Can Healthy Eating Help with Child ADHD?
Have you ever wondered whether certain foods might hinder your child's ADHD management? If so, you're not alone. Scientists have researched the effects of nutrition on ADHD for years. Despite a growing body of research, it's still not crystal clear what role food plays in childhood ADHD. Still, if you're wondering whether eliminating or adding certain foods might help with ADHD symptoms -- like hyperactivity, sleep disturbances, difficulty focusing, or irritability -- read on. Here are some eating habits that are being researched for their effects on ADHD, as well as some early study results.
Artificial Coloring, Flavorings, and Preservatives
In the early 1970s, a researcher by the name of Benjamin F. Feingold, MD, found that some foods containing artificial colors, flavors, and preservatives may worsen hyperactivity and other behavioral symptoms of ADHD in some children. But because Feingold's claims were based on just a handful of small observational studies, more research was needed to be sure. More recent research has produced conflicting results in this area. But some studies have found that avoiding additives and colorings may help reduce hyperactivity in some kids with ADHD. Other studies show that some artificial preservatives (sodium benzoate, BHA, and BHT), artificial flavors (vanilla), and artificial sweeteners (aspartame...
Foods That Contain Salicylates
Feingold also claimed that foods rich in salicylates -- such as almonds, grapes, tomatoes, and cucumbers -- might worsen hyperactivity in children with and without ADHD. Once again, subsequent study findings conflicted with Feingold's research. But some experts do think that when children with ADHD have sensitivities or allergies to salicylate-rich foods, it might help to eliminate them. Allergy testing may help pinpoint children who are sensitive to salicylates.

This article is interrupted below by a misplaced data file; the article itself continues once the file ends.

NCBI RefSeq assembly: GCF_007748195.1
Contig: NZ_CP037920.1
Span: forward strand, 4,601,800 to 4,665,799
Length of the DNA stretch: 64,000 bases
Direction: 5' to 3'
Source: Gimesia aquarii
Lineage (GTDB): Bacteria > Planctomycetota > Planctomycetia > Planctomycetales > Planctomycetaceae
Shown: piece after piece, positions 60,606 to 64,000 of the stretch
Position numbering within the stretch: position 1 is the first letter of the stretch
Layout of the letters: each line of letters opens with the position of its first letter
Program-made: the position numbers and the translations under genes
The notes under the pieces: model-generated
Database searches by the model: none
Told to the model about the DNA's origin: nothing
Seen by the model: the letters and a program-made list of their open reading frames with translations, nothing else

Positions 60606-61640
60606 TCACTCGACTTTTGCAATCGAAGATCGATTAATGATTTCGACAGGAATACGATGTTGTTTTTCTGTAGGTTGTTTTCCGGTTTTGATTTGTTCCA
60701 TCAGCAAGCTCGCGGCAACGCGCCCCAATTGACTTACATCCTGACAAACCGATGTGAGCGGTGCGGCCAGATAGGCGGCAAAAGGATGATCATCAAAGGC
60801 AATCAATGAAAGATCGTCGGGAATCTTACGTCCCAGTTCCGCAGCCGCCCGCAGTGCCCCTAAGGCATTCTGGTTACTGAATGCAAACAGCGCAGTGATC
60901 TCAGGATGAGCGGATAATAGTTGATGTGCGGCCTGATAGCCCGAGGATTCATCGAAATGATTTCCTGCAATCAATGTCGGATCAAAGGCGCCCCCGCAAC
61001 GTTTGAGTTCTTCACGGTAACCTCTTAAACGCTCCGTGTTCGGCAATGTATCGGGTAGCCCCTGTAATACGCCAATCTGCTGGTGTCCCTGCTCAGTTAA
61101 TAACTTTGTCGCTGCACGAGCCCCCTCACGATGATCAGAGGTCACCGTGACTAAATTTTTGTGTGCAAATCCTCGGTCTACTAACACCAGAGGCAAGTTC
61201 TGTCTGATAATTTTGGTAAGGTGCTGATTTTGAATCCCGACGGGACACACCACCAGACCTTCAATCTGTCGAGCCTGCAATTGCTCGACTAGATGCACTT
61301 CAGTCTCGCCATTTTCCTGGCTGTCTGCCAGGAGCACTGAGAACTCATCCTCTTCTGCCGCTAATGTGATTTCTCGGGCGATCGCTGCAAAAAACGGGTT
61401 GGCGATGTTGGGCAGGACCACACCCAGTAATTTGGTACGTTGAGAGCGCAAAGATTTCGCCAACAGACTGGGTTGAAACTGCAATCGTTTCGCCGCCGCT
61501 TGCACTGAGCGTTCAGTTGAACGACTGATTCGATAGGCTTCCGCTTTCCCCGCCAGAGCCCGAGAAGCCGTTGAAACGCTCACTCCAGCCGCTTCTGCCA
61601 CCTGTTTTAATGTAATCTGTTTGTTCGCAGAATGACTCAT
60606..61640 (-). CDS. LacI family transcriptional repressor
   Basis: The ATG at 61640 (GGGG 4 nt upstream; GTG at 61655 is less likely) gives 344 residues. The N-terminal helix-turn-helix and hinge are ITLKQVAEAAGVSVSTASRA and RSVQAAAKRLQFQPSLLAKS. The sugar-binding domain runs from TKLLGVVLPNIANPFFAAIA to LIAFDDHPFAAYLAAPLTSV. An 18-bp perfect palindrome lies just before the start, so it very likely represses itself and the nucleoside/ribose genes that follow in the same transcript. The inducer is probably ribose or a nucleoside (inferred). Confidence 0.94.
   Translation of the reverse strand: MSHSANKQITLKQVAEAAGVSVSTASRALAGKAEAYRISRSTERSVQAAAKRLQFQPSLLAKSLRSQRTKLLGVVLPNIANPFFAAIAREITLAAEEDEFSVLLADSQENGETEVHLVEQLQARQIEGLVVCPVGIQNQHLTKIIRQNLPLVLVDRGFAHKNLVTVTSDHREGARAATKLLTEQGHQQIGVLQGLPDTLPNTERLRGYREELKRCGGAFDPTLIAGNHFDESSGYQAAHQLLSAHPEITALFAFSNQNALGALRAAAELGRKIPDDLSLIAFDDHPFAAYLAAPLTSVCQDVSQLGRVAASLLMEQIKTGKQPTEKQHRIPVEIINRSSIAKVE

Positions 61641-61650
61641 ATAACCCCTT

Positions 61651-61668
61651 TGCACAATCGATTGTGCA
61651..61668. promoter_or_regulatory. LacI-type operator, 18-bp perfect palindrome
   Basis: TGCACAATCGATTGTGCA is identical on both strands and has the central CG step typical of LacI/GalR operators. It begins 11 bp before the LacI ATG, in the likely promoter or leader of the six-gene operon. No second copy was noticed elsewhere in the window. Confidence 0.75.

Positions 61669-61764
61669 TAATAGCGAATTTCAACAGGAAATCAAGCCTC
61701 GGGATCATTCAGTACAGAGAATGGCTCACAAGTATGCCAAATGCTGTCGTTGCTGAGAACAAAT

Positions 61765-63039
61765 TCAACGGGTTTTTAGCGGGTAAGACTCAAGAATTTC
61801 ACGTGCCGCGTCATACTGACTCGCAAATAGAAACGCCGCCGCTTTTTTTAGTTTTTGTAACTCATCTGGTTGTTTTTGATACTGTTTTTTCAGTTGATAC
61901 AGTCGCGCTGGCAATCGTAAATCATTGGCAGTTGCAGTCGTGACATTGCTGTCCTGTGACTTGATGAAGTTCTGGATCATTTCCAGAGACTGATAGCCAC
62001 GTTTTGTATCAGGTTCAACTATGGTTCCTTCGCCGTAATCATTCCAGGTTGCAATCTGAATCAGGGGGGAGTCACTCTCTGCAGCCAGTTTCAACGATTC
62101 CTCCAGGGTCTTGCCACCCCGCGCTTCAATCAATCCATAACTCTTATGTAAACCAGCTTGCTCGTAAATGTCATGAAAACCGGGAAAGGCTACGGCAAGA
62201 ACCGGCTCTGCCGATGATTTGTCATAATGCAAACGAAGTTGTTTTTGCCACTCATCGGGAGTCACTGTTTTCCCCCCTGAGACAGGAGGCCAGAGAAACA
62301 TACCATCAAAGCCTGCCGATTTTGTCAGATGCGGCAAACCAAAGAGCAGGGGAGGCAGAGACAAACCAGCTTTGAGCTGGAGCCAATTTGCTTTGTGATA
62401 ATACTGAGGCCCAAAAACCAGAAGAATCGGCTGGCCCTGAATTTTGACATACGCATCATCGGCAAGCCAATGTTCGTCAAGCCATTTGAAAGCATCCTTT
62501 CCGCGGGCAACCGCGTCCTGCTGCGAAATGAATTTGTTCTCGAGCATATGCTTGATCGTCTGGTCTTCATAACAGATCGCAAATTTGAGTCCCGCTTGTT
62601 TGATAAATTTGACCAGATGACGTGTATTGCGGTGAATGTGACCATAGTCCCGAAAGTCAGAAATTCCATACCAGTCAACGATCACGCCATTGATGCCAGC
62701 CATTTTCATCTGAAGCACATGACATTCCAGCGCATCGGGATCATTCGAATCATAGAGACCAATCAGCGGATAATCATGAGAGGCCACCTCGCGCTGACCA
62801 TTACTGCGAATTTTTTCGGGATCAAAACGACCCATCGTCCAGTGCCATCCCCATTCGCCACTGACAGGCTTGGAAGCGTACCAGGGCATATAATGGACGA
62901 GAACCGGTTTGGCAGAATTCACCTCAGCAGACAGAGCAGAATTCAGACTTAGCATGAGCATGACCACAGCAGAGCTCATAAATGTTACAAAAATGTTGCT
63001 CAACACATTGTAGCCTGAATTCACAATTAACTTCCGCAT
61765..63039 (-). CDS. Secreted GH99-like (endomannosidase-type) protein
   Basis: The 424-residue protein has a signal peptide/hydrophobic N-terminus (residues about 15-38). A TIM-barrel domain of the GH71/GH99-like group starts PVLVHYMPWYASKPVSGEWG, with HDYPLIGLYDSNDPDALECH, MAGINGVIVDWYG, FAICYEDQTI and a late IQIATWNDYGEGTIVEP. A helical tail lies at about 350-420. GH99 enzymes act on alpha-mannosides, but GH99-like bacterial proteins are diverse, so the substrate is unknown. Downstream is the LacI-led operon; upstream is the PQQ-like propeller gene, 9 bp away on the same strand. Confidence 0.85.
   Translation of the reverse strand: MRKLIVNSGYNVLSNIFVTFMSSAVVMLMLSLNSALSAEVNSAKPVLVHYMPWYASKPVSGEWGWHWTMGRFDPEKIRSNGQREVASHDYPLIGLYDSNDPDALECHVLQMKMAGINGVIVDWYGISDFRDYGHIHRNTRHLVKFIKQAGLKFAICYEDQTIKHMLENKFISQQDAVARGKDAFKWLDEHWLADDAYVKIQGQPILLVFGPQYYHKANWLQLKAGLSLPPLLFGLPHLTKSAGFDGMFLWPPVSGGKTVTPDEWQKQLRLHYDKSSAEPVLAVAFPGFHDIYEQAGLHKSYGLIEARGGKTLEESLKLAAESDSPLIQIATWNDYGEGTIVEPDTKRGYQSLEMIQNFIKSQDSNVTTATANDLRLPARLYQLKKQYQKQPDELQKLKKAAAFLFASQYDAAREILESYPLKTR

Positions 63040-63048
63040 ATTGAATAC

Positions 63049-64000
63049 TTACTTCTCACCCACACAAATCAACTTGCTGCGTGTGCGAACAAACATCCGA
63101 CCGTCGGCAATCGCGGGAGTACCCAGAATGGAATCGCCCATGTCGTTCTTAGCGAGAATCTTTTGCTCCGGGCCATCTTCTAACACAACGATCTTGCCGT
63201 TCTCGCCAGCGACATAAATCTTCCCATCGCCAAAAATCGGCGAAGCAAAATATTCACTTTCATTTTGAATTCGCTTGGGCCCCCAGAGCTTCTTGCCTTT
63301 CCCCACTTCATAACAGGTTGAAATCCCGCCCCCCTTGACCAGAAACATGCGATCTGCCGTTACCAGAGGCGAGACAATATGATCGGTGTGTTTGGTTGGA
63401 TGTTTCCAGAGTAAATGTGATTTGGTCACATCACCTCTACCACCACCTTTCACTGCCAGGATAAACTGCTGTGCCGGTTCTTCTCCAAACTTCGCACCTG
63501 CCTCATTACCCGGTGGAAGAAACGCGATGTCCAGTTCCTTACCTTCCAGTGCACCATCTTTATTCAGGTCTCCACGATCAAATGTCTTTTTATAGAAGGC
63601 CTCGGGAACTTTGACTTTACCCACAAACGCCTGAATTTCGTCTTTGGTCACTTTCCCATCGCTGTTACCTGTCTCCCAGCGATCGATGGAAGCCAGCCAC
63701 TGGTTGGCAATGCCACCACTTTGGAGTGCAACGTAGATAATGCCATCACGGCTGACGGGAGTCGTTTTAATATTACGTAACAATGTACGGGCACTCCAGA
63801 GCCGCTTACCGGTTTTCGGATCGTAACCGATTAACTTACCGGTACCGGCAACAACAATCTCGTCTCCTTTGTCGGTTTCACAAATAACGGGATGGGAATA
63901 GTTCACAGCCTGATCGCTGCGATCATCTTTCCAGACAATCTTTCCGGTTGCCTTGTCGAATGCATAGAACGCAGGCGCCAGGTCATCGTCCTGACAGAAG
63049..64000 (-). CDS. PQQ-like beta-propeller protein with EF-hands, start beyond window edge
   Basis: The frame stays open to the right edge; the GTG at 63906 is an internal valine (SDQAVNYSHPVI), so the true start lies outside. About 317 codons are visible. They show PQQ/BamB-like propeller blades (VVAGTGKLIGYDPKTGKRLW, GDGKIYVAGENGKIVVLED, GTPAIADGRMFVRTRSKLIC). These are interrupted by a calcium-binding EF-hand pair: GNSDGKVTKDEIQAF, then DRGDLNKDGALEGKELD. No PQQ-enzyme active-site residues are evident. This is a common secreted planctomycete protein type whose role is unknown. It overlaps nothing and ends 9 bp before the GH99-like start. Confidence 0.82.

Sugary Foods and Soft Drinks
Contrary to popular belief, a host of studies have pretty much debunked the myth that sugar causes or aggravates hyperactivity or other symptoms of ADHD. But that doesn't mean that limiting candy, soft drinks, cookies, and sugary treats isn't a good idea that may help your child better manage ADHD. Eating too much of the sweet stuff can cause blood sugar to spike, then crash, making it harder for kids to concentrate and focus. What's more? Kids who fill up on sugary snacks are likely to skimp on healthy foods and fall short on key nutrients.
The "Few Foods" Eating Plan
The "few foods" approach to eating asks parents to eliminate non-salicylate foods from their child's menu, as well as foods with artificial additives. That means no eggs, milk, chocolate, soy, corn, wheat, or legumes. While some studies show an improvement in ADHD symptoms with the elimination of these foods, the improvement has mostly been seen in kids who are sensitive or allergic to these foods. Many experts don't recommend this way of eating because it can eliminate key nutrients unnecessarily. If you think your child has food sensitivities or allergies, talk to your pediatrician about the best eating plan.
Hamburgers and French Fries
Findings from a large 14-year study suggest that a "Western" approach to eating may increase a child's risk of ADHD compared with "healthy" eating. The difference? A Western menu -- popular in the United States and other Western cultures -- is high in refined grains (white bread, white rice), soda, and foods high in saturated fat, such as red meat, dairy, and fried foods. A healthy eating plan is packed with all the foods you already know boost kids' health -- fresh fruit, vegetables, whole grains, healthy fats, and lean protein choices, such as fish or beans.
Follow Following Unfollow Pending DisabledWhether you refer to it as Attention Deficit Disorder (ADD) or Attention Deficit Hyperactivity Disorder (ADHD)it's the same disorder. Impulsive behavior, hyperactivity, difficulty concentrating are symptomsand children and adults can have them. Can't sit still, can't finish projects, always forgetfulthese are also part of the pattern. With medications and therapy, it's possible to control these impulses and live a more normal, productive life.